Friends of man killed in motorcycle crash question 911 response time
Detroit police supervisor under investigation
DETROIT – Calls to 911 after a deadly crash went unanswered and now Detroit police are explaining why operators didn't immediately pick up the calls.
Police said Blackwell was speeding on his motorcycle Saturday night on Fort Street near Schaefer Highway when he lost control and struck a light pole.
Detroit police have launched an internal investigation into one supervisor's actions and are outlining the timeline of why the calls to 911 were not answered right away.
When the friends of Michael Blackwell called 911 after he crashed his motorcycle, they say nobody answered.
- Family wants answers in death of motorcyclist on Detroit's southwest side
- Man killed in motorcycle crash on Detroit's southwest side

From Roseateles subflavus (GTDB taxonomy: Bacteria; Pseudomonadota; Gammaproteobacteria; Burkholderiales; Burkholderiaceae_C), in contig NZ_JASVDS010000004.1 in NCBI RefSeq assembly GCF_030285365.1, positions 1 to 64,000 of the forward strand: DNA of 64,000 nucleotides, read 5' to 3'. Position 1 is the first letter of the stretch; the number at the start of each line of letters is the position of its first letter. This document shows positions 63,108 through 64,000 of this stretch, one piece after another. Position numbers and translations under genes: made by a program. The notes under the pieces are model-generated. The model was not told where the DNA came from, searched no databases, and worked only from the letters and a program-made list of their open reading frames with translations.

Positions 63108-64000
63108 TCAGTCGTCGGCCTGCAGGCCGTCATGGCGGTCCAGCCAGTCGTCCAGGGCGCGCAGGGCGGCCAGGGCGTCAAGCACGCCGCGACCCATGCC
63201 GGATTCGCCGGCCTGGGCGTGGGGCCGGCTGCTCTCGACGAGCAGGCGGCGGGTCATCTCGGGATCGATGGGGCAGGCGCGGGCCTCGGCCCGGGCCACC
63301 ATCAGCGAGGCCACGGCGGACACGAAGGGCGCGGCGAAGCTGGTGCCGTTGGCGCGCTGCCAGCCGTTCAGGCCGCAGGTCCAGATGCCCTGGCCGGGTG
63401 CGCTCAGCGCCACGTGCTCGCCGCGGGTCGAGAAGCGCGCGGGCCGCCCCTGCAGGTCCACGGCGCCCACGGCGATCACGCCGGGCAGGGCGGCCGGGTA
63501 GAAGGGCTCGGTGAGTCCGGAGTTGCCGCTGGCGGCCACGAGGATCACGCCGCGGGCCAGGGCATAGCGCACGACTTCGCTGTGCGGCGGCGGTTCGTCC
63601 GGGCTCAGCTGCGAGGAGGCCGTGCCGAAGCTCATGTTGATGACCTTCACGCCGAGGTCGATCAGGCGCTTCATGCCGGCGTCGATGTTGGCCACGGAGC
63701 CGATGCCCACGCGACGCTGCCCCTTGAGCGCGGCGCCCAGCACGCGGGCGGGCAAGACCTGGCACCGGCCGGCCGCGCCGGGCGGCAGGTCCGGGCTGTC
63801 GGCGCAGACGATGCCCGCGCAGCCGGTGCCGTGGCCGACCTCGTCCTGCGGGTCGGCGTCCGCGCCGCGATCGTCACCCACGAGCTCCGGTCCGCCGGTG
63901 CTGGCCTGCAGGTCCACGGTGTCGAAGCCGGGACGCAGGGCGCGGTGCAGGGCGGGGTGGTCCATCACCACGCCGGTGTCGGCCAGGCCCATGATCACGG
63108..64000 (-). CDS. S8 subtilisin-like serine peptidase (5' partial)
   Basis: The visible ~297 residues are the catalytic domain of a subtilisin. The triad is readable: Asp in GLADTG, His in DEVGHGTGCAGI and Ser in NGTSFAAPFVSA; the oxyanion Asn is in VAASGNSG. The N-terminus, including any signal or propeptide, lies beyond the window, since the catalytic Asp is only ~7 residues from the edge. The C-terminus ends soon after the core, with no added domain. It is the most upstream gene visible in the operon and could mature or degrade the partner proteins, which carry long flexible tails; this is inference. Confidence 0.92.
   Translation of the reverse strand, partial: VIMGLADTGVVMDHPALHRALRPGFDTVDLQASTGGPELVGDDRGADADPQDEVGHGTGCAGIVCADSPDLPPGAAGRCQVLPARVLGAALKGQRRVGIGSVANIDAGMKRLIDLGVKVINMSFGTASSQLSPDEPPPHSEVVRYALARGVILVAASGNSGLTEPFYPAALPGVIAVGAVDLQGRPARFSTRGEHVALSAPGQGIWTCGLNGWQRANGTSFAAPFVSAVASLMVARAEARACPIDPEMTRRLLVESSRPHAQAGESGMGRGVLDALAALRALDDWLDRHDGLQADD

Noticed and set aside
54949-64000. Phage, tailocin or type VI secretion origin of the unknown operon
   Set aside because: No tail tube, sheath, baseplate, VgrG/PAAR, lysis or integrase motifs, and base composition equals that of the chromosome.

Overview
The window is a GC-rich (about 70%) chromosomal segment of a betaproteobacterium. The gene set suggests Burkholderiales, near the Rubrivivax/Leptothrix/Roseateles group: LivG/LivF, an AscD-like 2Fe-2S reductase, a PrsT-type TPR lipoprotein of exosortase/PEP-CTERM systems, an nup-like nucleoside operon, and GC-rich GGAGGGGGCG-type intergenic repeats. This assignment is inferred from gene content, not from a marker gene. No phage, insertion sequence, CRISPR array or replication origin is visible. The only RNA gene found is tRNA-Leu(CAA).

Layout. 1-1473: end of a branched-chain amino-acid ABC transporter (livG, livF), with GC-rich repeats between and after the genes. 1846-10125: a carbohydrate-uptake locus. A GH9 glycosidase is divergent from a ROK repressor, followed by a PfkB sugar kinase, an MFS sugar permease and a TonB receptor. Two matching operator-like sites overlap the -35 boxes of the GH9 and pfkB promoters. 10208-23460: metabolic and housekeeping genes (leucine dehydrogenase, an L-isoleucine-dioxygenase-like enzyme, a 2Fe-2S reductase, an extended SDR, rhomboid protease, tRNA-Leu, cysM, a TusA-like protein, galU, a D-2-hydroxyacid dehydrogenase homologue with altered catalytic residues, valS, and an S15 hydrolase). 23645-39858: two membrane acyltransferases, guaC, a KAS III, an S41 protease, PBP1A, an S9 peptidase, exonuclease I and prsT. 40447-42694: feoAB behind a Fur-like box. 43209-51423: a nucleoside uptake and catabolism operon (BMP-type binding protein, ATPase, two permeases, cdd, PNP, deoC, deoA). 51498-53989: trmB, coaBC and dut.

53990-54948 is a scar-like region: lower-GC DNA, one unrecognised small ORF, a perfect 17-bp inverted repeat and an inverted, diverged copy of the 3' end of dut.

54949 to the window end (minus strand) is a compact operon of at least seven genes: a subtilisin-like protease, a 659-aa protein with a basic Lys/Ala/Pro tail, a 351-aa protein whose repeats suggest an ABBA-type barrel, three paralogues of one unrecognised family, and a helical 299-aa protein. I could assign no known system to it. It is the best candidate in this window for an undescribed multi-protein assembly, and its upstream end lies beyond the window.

A recording is what Blackwell's friends and other 911 callers in Detroit heard Saturday night. At the time of the crash, Detroit police Chief James Craig said 54 calls came into dispatch in 15 minutes, which forced the system to go into a recorded prompt.
Blackwell's friends admit they kept calling every time the recording picked up instead of a human.
Craig said in extreme circumstances, when a prompt picks up, calls should stay on the line.
"If they hang up or call back they go to the end again, so we want to make sure the community knows if you run into a situation where you go into a voice prompt after dialing 911, stay on the line," Craig said.
The family also said that a police car drove by while they were in distress, and because of that, police have launched an investigation.
"I don't have answers as to why the supervisor didn't stop," Craig said.
Police said the first call about the crash got through to dispatch at 11:19 p.m. Emergency medical services arrived by 11:25 p.m. The first squad car arrived at 12:05 a.m.
Watch the video above for the full report from Local 4 News at 11
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